Cliff May

In addition: Cancel the 2010 New START arms-control treaty which was a great deal for Putin (no cuts of deployed warheads or strategic launchers), and a bad bargain for the U.S. (we have reduced our arsenal). And as former Sen. Jon Kyl and other leading defense experts have long urged, take steps to extend the life of America's aging ballistic nuclear warheads. Obama said he would do that. He has not.

Get energetic: Two years ago, President Obama promised “an all-of-the-above strategy for the 21st century that develops every source of American-made energy.” That pledge, too, he has done next to nothing to fulfill.

Energy abundance and diversity should be our goal. That means more fracking. That means tapping petroleum on federal lands. That means ending the ban on “flexible fuel” vehicles capable of running on a variety of liquid fuels. That means eliminating bureaucratic barriers to entrepreneurship and competition -- with investors, not politicians, attempting to pick winners. That means eliminating environmental rules that impose more costs than benefits.

A byproduct of such policies: They would create jobs and reduce poverty – because the poor spend a larger percentage of their income on energy (electricity, gasoline, heating and cooling their homes) than do their wealthier neighbors. Cheaper energy also would stimulate economic growth. And a bigger American economy means a more powerful America.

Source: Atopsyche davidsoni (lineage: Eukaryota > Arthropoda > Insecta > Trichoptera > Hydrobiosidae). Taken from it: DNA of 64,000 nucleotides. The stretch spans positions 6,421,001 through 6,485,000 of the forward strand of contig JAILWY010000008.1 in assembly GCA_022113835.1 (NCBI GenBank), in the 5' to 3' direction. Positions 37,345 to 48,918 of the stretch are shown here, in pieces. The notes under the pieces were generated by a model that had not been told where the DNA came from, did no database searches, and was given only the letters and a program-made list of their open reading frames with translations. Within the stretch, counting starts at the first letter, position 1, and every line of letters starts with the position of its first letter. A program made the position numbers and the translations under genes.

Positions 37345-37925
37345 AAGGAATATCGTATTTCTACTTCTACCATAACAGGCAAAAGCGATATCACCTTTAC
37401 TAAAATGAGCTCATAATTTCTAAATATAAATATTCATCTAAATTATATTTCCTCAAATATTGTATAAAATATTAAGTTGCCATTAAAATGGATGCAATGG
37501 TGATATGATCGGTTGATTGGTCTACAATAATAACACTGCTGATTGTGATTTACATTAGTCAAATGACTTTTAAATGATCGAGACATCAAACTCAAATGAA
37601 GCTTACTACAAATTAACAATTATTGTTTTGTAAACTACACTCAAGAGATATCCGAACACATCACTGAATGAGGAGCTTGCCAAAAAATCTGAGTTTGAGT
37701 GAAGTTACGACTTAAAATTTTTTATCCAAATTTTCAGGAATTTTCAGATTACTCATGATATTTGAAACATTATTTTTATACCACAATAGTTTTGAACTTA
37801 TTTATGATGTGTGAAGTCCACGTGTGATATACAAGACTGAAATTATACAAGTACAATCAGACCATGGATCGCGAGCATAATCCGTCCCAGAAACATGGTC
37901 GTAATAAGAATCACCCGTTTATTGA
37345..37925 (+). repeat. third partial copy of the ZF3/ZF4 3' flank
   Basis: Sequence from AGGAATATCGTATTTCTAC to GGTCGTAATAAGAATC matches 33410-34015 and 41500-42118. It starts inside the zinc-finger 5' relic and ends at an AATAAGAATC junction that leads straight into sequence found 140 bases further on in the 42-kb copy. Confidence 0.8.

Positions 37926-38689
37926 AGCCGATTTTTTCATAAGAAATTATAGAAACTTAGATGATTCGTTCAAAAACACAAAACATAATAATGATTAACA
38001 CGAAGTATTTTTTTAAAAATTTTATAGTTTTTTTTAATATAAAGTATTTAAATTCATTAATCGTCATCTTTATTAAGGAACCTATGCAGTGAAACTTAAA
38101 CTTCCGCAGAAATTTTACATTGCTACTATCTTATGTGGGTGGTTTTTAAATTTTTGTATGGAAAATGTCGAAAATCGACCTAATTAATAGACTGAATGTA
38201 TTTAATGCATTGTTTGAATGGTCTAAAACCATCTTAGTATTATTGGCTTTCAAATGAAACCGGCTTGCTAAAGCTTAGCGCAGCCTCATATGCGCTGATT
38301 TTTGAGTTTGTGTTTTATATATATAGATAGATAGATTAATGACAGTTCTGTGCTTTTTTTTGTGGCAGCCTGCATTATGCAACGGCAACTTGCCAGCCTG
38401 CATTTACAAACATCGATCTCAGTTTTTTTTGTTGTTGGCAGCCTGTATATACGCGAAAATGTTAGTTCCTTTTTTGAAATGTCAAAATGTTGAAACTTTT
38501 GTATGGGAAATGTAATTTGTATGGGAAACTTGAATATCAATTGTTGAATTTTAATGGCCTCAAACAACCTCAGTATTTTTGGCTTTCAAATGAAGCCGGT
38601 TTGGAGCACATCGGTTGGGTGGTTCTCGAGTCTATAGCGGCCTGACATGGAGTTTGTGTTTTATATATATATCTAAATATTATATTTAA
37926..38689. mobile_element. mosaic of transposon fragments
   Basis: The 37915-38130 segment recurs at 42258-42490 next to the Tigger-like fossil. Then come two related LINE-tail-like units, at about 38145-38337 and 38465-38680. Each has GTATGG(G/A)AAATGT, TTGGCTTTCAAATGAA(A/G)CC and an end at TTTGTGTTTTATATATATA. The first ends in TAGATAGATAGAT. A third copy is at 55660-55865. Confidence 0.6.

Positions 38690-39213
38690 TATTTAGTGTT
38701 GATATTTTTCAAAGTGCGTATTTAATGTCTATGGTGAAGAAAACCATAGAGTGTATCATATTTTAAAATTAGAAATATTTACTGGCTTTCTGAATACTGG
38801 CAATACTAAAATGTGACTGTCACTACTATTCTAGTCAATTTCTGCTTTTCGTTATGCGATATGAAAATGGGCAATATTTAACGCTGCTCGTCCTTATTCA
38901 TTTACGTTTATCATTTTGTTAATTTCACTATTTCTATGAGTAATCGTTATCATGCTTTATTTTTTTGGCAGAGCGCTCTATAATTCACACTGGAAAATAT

G8 Minus 1: The Group of Six was founded in 1975 as a forum of the world’s leading industrialized democracies. When Canada joined the following year, it became the G7. Russia was added to the club in 1998 despite the fact that it was not then -- and is not now -- an industrialized democracy. On the contrary, Russia is an autocracy and relatively underdeveloped, with per capita wealth about a third that of South Korea. What riches it possesses have not been created through invention, innovation and productivity but through the exploitation of natural resources controlled by oligarchs.

Let’s return to G7 and, over time, transform it into an association of free market, liberal democracies -- an alternative to the United Nations, a broken institution beyond any hope of repair.

Si vis pacem, para bellum: That’s Latin for "If you want peace, prepare for war,” a doctrine dating back to Plato. President Obama does not subscribe to it. Instead, he assures us that the “tide of war is receding.” But Iran, the world’s leading sponsor of terrorism, continues to spin centrifuges. Al Qaeda forces are fighting in Syria, Iraq, Yemen and North Africa. China is throwing around its growing military weight – including a 12% increase in military spending for 2014. And, again, Putin’s troops have seized Crimea, six years after having taken two big bites out of Georgia.

You don’t have to be Clausewitz to see that this is the wrong moment for the United States to take another “peace dividend,” to shrink the military, reduce capabilities and readiness.

The list above is by no means exhaustive. The point is to adopt policies that will make the United States stronger -- economically, militarily and by extension diplomatically. Nothing is more likely to cause Putin to regret his actions and think hard before repeating them elsewhere. Nothing would send a clearer message to Iran, China and other aspiring empire-builders.

“You don’t just in the 21st century behave in 19th century fashion,” Secretary of State John Kerry said the other day. That’s true in the sense that top hats and petticoats are no longer stylish. Despotism, however, seems to be making a comeback. In consequence, the United States has 21st century responsibilities. If we’re unwilling or unable to shoulder them, no one else will.

Cliff May

Clifford D. May is the President of the Foundation for the Defense of Democracies.